While talking about Matthew, he left a comment back in July on this US Election post saying:   

"The always excellent The Economist" This is presumably an exaggeration and I don't believe even The Economist themselves would claim to be always excellent. In fact I would suggest that "always" when applied to excellency is a tough standard to meet for any entity. I was particularly disappointed at the last general election that the publication suggested that all readers who had the same values as it should vote for the Liberal Democrats. When voting in a first past the post environment willfully throwing away a vote in this fashion is completely meaningless. If general elections were conducted in the not always excellent but more excellent than FPP way of proportional representation and single transferable vote then the advice might of held merit. The most important thing when voting is that your vote carry positive expected value much like in betting. The more optimal way of voting when dissatisfied with the status quo is to vote for the most popular non incumbent party. Even if you do not agree with that party’s policies the most important thing in politics is invariably to, as cricket commentators are want to say about bowling to a batsmen, “keep ‘em honest”. Safe seats become less safe and marginal seats are often lost. Only when the constant threat of change is embraced can we hope to see progress. To use another cricket metaphor politicians must be forced to constantly play balls in the “corridor of uncertainty” otherwise they might develop a taste for leaving too many deliveries altogether or even worse start slogging with no regard for the team effort.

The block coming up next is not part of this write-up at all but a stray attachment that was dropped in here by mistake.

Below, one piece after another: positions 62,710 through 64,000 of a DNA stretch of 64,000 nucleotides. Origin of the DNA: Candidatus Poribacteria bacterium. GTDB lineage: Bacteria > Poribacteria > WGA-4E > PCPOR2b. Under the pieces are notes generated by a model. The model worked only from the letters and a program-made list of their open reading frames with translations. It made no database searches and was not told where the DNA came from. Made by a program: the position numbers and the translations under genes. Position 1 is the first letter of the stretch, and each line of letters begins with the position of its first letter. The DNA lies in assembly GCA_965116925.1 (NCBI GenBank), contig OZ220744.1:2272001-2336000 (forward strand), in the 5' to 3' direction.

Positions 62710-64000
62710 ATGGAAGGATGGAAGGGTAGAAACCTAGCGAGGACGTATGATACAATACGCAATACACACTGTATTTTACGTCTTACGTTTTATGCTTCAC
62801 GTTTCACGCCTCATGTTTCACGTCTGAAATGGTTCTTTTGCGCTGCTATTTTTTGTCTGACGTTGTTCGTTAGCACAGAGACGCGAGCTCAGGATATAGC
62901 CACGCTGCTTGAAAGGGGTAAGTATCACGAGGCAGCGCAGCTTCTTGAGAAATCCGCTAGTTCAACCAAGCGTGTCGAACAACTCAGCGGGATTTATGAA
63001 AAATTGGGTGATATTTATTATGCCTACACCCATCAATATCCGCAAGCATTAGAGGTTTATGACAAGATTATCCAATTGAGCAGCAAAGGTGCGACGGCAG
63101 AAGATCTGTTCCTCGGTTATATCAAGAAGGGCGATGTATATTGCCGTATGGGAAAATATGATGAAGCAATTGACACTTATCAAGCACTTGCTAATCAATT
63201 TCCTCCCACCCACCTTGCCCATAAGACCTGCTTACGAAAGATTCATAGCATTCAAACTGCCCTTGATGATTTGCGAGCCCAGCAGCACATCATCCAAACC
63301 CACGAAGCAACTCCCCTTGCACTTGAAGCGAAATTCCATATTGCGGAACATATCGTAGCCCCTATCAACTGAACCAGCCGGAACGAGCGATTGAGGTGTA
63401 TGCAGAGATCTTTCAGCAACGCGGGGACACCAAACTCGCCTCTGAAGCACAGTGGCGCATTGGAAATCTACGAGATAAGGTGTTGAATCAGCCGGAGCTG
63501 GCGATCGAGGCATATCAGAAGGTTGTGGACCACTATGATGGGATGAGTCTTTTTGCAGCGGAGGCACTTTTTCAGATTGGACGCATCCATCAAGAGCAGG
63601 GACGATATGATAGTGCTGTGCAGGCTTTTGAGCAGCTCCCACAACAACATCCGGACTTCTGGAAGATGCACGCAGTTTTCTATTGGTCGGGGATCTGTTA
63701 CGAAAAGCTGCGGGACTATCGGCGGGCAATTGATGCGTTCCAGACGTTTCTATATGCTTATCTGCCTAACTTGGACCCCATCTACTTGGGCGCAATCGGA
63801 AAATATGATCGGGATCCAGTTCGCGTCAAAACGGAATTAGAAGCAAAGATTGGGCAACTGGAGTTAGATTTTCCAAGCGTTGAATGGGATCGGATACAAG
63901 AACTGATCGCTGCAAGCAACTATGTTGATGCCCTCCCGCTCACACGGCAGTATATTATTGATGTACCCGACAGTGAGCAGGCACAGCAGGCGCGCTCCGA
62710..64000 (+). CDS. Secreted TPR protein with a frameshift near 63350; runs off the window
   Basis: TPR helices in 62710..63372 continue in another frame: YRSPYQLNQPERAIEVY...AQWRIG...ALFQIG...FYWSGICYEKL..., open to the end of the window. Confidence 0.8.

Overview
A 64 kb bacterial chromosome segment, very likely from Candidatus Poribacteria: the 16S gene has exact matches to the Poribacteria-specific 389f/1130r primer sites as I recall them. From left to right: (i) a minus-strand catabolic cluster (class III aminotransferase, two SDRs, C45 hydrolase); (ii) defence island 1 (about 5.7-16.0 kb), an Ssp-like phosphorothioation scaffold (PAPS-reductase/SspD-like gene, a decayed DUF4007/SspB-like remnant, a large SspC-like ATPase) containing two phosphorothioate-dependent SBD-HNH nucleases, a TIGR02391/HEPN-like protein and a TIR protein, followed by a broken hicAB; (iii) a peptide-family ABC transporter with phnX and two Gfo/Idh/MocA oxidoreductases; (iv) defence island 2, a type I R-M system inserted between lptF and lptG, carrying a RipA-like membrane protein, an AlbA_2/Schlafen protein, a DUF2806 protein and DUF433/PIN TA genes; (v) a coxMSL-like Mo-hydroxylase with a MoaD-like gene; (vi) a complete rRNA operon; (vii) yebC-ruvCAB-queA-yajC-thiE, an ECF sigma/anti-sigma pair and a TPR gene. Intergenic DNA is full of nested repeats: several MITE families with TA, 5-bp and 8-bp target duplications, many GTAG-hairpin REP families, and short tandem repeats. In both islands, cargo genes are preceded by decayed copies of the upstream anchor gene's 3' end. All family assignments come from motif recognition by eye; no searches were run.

A good comment and of course the use of 'always' in this context was an exaggeration - my way of saying that this is a publication I enjoy. Excellence is a hard status to maintain, and is in any case subjective.

Also on the US Election, G wrote:

With little rationale and certainly no evidence to date I do see Biden somehow dropping out [on set dementia the most likely reason at this point]. I then see Clinton stepping in as the Democratic nominee. Could be pure fantasy by I’ve had a reasonable nibble at long odds on her being the next President. Time will tell off course but I just don’t see Biden carrying the Dems all the way to victory.

If any candidate was showing signs of dementia, I wouldn't have said it was Biden. Both candidates are up there in years, but Trump's decline over the past four years was the more notable. Fortunately G's fantasy was just that, and with no evidence was always likely to be. The more people betting with no evidence and little rationale, the better.

Finally, at least for now, and in this post I mentioned that:

1892-93 was a season that previously famous for being Bootle's only season in the league.

No prizes, but name the only other club to have played just one season in the league, and I'm not counting Salford City as I expect them to return next season!

"Unknown" guessed New Brighton, but that club played a full 21 seasons before dropping out in 1951. Salford City did play a second season, and the answer isn't Harrogate Town either!